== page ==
Katherine Byaruhanga talking to me from Nairobi at the weekend. An engine of a United Airlines Boeing 777 broke apart in midair in the U.S. state of Colorado, dropping debris on the suburbs below.


Oh, my God. Hey, there's more things now. Why don't we get going? Because these things are just falling back. That's why LA. Well, now Boeing has grounded more than 100 777, which have the same type of engine, a Pratt and Whitney 4000. Our business correspondent Theo Leggett told me what happened.


Well, only this aircraft took off from Denver. And very shortly into its flight, there was what people described as a loud bang or an explosion. And parts of the engine cowling came off. They landed in residential areas. And the engine you may well have seen the film of it that's been doing the rounds on social media was left in a damaged state and with fire at the rear of the engine. Now, this is appears to have been what's called an uncontained engine failure.


So aircraft engines do fail very rarely. But normally when they fail any parts, any debris from that failure is either contained within the engine or leaves out through the exhaust. So it doesn't go where it shouldn't in the event of an uncontained engine failure. Then you get shrapnel which can come out in any sort of direction. And that's obviously much, much more dangerous. It can damage the aircraft itself. It can also potentially get into the cabin and cause injuries there.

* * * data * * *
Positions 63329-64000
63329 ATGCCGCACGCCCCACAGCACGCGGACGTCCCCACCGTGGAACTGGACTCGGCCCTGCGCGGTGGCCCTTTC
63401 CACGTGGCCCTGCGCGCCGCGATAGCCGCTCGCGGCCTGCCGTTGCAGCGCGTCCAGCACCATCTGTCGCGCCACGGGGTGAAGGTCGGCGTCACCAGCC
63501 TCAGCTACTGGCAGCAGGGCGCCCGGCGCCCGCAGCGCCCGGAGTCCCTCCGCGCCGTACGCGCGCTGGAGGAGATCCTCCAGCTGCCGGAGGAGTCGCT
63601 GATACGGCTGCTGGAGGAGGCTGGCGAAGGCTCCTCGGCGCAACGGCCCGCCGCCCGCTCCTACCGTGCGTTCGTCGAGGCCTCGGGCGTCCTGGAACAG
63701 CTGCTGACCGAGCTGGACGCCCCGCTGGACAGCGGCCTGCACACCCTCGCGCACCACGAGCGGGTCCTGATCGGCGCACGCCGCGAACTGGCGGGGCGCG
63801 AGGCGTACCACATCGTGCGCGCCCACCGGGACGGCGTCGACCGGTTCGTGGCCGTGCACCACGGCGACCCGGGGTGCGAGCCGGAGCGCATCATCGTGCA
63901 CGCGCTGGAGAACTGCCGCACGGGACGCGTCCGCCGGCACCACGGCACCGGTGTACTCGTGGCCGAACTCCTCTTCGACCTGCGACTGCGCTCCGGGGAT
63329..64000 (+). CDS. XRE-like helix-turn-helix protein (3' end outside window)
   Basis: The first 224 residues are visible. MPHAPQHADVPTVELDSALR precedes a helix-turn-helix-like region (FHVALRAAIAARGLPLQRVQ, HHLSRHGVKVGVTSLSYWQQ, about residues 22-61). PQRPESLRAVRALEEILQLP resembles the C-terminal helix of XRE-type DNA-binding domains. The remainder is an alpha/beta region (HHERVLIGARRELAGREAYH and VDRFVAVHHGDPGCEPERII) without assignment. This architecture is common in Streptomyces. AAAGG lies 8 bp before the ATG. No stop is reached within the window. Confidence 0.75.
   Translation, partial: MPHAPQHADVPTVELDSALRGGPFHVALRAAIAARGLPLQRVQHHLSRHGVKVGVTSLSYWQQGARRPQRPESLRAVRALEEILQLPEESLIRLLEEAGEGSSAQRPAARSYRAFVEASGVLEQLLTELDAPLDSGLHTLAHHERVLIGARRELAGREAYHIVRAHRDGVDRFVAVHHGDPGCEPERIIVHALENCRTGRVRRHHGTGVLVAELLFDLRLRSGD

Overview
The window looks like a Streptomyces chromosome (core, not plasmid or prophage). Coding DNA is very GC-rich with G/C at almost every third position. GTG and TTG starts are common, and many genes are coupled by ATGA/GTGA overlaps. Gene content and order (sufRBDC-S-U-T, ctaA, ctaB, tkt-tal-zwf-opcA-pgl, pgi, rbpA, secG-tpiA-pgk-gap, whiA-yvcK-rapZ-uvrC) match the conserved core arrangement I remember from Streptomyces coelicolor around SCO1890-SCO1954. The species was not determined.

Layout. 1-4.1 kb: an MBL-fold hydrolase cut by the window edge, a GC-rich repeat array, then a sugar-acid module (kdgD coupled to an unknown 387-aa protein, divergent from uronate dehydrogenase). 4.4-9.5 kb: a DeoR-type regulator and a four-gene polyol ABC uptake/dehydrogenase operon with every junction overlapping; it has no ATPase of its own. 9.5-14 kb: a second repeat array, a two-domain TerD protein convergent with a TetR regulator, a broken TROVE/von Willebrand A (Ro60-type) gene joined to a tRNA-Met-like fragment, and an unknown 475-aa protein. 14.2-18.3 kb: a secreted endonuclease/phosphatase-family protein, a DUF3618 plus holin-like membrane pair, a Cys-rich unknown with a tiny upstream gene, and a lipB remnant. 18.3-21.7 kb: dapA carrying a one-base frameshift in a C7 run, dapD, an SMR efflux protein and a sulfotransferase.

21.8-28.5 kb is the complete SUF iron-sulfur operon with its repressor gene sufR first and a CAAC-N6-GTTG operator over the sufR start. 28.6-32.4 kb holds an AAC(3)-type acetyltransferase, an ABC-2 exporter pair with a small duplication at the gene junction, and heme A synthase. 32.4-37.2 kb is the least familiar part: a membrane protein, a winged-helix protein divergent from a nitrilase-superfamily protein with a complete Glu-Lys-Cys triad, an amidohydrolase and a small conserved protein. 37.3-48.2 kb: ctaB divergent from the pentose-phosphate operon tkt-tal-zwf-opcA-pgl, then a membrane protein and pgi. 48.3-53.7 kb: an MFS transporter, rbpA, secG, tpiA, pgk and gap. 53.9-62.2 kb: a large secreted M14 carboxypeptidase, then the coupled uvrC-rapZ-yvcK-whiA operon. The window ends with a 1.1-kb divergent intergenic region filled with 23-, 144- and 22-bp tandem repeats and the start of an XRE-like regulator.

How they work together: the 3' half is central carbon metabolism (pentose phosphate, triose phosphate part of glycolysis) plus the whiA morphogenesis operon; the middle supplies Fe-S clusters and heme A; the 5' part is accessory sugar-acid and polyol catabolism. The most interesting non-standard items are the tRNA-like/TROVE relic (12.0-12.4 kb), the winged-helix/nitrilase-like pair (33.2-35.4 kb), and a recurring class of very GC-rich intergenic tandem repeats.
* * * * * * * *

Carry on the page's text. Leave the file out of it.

So what seems to have happened in this case is an uncontained failure. But fortunately, the aircraft itself, the rest of the aircraft suffered only minor damage and the aircraft was able to get back down on the ground because modern twin engine aircraft are designed to be able to fly safely on a single engine for a significant period of time.


And how long might these aircraft be on the ground? How long will it take to find out exactly what happened, to make sure it doesn't happen again?


With aircraft incidents, investigations, the onus is on finding out what went wrong and sorting it out rather than necessarily doing things as quickly as possible. So the simple fact is we don't know. The NTSB, the National Transportation Safety Board in the United States is already examining what happened. It's already found evidence that two of the fan blades in the engine were damaged. Now, the concern here is that this would not be the first case in which an engine of this type had suffered a fan blade failure.